October is not month usually associated with stalking carp but if you don’t try you’ll never know!
Beausoleil is a lake packed full opportunities for the mobile angler but every year it’s just the one or two anglers that step away from the bivvy and go hunt themselves a carp in the margins. My rules for stalking are pretty relaxed. Basically, if you think you can safely land it then fish for it!
I walk the lake many times a day when fishing, keeping a close eye on what the carp are up to.
I was creeping along the island when I clocked a small puff of silt and some water boil on the side away from where I was fishing. The autumn sun was warming the margin and this carp was very sensible making the most of it. I never saw the fish itself of course, but felt confident that if I could get back on the island quietly enough I had a chance of a bite.
My stalking rig is just my standard rig!
After a quick bite to eat I returned to the island with a rod, a landing net, one bank stick to secure the net if I got lucky, a chair and some water.
I knew I only had one shot so opted for a single slow sinking snowman presentation on a Beausoleil rig and a 3.5oz lead.
Basically, exactly what I’d been using to chance them during the session. To make it irresistible to any self respecting carp I crushed up some Blue Oyster boilies and mixed them with some micro pellets. To make the mix sticky I added some oyster sauce from the Asian food market, some fish sauce and some hemp oil. Using a PVA compressor tool I made a small stick of 30mm long and simply nicked it onto the hook.
To get the rig in place I simply lowered it 1m off the margin underneath a small tree and laid the tubing and then mainline up the marginal shelf. Carp are very sensitive to line lay and it’s imperative to keep things as discreet as possible.
The last thing I wanted was the shadow of the rod over the water so I carefully laid the rod right back with the tip ring just on the edge of the margin.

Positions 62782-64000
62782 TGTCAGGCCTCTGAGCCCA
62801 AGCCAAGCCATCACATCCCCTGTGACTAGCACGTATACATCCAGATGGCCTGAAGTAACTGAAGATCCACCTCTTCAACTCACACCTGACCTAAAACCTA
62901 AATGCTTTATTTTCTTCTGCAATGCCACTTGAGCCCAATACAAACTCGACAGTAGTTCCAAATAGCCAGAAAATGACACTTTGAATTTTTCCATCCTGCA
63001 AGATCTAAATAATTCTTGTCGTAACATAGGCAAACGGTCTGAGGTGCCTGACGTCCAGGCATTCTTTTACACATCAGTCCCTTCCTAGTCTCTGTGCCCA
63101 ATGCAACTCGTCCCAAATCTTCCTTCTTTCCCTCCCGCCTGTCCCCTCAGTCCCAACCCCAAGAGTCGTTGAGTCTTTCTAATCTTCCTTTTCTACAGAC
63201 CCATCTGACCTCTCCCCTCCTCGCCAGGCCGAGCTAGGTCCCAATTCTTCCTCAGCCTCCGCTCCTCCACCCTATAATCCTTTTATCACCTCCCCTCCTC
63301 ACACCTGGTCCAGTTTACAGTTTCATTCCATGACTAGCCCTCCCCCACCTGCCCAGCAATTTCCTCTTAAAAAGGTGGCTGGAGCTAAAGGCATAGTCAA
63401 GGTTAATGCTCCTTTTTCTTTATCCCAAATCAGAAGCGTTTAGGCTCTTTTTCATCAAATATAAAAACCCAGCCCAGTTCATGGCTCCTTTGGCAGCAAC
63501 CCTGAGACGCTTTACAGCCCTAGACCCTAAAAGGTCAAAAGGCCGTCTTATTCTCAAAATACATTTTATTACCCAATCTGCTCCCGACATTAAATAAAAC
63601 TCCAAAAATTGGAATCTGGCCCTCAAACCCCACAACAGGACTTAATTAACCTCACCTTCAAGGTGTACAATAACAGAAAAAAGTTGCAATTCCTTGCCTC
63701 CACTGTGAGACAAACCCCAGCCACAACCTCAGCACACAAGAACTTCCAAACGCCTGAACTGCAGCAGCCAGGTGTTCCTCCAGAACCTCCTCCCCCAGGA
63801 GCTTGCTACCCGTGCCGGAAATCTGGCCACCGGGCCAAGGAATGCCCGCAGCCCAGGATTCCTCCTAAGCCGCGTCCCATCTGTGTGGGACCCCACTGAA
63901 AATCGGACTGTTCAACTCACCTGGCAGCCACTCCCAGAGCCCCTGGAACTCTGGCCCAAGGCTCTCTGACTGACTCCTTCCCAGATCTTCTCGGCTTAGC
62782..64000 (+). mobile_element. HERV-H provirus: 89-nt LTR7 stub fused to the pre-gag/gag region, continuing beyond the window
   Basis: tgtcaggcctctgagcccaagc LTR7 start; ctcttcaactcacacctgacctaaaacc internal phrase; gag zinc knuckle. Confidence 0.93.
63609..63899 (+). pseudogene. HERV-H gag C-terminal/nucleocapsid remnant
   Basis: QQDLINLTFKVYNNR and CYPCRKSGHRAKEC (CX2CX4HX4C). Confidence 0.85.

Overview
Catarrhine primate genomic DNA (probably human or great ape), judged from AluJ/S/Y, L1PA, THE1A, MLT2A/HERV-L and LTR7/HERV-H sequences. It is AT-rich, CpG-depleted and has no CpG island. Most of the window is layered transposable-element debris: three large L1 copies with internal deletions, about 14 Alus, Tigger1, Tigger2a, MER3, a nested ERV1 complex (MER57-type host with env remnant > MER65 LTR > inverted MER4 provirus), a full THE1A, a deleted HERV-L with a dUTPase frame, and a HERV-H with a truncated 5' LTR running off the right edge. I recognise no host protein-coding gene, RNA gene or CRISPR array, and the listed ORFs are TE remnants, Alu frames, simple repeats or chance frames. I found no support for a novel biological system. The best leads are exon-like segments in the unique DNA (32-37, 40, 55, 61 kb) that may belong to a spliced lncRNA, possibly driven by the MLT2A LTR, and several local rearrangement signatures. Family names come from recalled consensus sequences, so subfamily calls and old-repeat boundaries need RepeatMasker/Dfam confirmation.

I set the clutch nice and quite loose then wiggled a small, short bank stick into the earth in front of the reel handle.
With my setup complete, I edged back along the bank and hid myself behind some tree cover 5m meters away and patiently waited.
I sat so still that a dragon fly mistook me for a part of the scenery and sat on my hand for a few minutes. If the dragon fly never saw me, perhaps the carp wouldn’t either? It was a perfect afternoon, despite being late in the season, it was really quite warm. I was tempted to remove my hoodie but I dare not move a muscle. I’d eaten a good lunch so hunger wasn’t an issue and I had enough water for a good few hours. I hadn’t made up my mind how long I was going to give it. I usually get a sense if the moment has gone or not so I’d just have to play that one by ear.
To be honest I was very much enjoying just having the opportunity to give it a go.
Ever since we picked up the keys of the fishery nearly 5 years ago, most of my time when I’m there during daylight hours has been spent working on the place. I also knew that in the last 5 years to my knowledge only one angler had successfully stalked a carp from the island and considering we meet 100 anglers a year that’s pretty long odds!
Much to my surprise, after less than an hour, a decent sized bow wave shot out from the margin closely followed by my line.
The rod arched over and the clutch span and by some miracle I was in! Ren was sat in the point swims and seeing me leap from my chair shouted across to me.
Fish on? Oh yes!
As Ren trotted round, I played the carp out avoiding the various over hanging branches and she was just in time to get a few shots before I slipped him over the cord.
At 23lb it’s one of the smallest commons in the lake but fin perfect.
When you catch carp in this manner size doesn’t matter.
It made a perfect afternoon really rather special and I hope one day to repeat the feat! If you are visiting the venue next year I do hope you’ll have a go yourself.
It’s so much fun!